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Chandra Chronicles Spotlight: Bryan Gaensler
December 15, 2005
The Chandra Chronicles Spotlight series aims to introduce various people involved in the Chandra X-ray Observatory to the website's visitors.
|Bryan Gaensler, Assistant Professor of Astronomy at Harvard University
Recently, the Chandra Chronicles sat down with Bryan Gaensler, an assistant professor of astronomy at Harvard University. Professor Gaensler originally came to the Harvard-Smithsonian Center for Astrophysics in 2001 as a Clay Fellow before joining the Harvard faculty in 2002. In 2006, he will taking up an Australian Research Council Federation Fellowship in Sydney, Australia.
When do you first remember getting interested in astronomy?
I actually don't remember a time when I wasn't interested in astronomy! Some of my earliest memories are reading simple books on the planets and on space. When I was 6, I even wrote an astronomy textbook for my school library!
Once you realized you liked the subject, what did you do to pursue it? Along those lines, when did you figure out that you wanted to become a professional astronomer?
I got my parents to buy me every book they could find on astronomy - especially ones on the solar system, since the 1970s was an exciting time for that with the Viking missions to Mars and the Pioneer fly-bys of the gas giants. I got a small telescope for my 5th birthday and a much larger one when I was 13. I also joined the astronomy club at my high school, which had regular viewing nights and organized an excursion to the country to see Halley's Comet in 1986. When my family got a home computer in the mid-1980s, I also got hold of various software packages which plotted the night sky and positions of the planets etc., and spent a lot of time playing with them.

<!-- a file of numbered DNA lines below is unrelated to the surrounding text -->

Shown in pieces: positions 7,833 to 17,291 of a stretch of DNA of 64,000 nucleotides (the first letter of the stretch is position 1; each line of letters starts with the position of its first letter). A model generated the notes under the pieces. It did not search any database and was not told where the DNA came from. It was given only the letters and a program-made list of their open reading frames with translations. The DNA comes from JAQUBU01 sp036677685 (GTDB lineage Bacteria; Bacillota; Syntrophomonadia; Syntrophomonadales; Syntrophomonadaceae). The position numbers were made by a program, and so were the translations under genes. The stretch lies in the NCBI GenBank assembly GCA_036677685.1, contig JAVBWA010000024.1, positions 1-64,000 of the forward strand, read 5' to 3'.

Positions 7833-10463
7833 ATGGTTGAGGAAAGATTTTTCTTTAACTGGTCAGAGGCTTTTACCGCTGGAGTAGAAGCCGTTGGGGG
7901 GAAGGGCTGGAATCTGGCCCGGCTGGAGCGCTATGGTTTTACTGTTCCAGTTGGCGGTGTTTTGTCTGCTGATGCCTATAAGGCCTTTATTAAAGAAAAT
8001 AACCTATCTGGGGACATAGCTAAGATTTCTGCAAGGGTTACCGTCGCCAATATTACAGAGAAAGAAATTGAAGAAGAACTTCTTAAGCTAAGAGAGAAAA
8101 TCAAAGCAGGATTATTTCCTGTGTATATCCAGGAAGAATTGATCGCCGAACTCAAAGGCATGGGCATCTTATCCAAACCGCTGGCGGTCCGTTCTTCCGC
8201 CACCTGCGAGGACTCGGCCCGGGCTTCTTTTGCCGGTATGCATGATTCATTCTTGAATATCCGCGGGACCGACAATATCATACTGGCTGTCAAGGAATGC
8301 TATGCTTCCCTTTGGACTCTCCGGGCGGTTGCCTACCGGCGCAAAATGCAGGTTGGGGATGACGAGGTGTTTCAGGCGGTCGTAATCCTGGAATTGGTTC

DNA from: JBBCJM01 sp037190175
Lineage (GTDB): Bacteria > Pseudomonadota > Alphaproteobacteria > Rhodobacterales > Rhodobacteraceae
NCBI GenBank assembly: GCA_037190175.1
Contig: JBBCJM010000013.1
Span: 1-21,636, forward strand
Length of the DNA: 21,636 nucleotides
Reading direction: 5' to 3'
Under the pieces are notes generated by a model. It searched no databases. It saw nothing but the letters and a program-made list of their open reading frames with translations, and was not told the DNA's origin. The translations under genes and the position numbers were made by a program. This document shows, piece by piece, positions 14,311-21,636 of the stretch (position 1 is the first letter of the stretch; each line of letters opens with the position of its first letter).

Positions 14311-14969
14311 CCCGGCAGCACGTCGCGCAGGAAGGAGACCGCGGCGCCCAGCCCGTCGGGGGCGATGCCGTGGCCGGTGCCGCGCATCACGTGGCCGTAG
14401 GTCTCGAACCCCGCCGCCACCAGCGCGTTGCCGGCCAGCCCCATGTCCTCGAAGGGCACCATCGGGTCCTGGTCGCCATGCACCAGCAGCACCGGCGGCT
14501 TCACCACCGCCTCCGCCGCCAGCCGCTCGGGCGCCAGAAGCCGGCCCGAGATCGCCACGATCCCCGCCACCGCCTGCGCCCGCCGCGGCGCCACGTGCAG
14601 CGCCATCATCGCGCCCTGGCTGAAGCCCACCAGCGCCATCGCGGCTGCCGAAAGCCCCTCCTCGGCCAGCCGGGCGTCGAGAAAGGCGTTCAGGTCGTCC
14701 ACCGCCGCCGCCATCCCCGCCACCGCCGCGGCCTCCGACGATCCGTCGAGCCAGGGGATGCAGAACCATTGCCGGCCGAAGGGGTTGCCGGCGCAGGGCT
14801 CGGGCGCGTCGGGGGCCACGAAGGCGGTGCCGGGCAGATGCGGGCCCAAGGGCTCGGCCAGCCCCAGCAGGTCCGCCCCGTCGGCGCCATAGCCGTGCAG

I think I was about 11 or 12 when I found out that astronomy was more than a hobby, and that one could be a professional astronomer. I decided pretty much right away that this is what I wanted to do, although I wasn't quite sure what it involved. I had a vague vision that I would build my own observatory and would have to sleep in the day and work at nights, but other than that I wasn't too interested in the details!
How did you pick the sub-field of astronomy that you ended up in? How does X-ray astronomy play a role in this work?
When I was a junior in college, I applied for summer internships at observatories in Australia, and landed a job working on pulsars at the Australia Telescope National Facility in Sydney. While I knew what pulsars were before that, I wasn't especially interested in them. However, during that summer I got to spend many weeks searching for and studying pulsars at the Parkes Radio Telescope. When I could actually hear real pulsations thudding through the loudspeaker, I was hooked! Much of what I have done since has had at least some connection to pulsars. They continue to surprise us.
Many of the exciting results that have emerged since Chandra was launched have focused on pulsars and their surroundings. The surfaces of pulsars have temperatures of millions of degrees, and their extreme magnetic fields produce outflows of energetic particles. All of this radiates copiously in X-rays. So although I started out as a radio astronomer, it was natural to get involved in
X-ray astronomy once Chandra and XMM-Newton began taking all their wonderful images.
Astronomers -- at least ones that use ground-based telescopes -- travel a lot. Is that true for you and is it something you enjoy?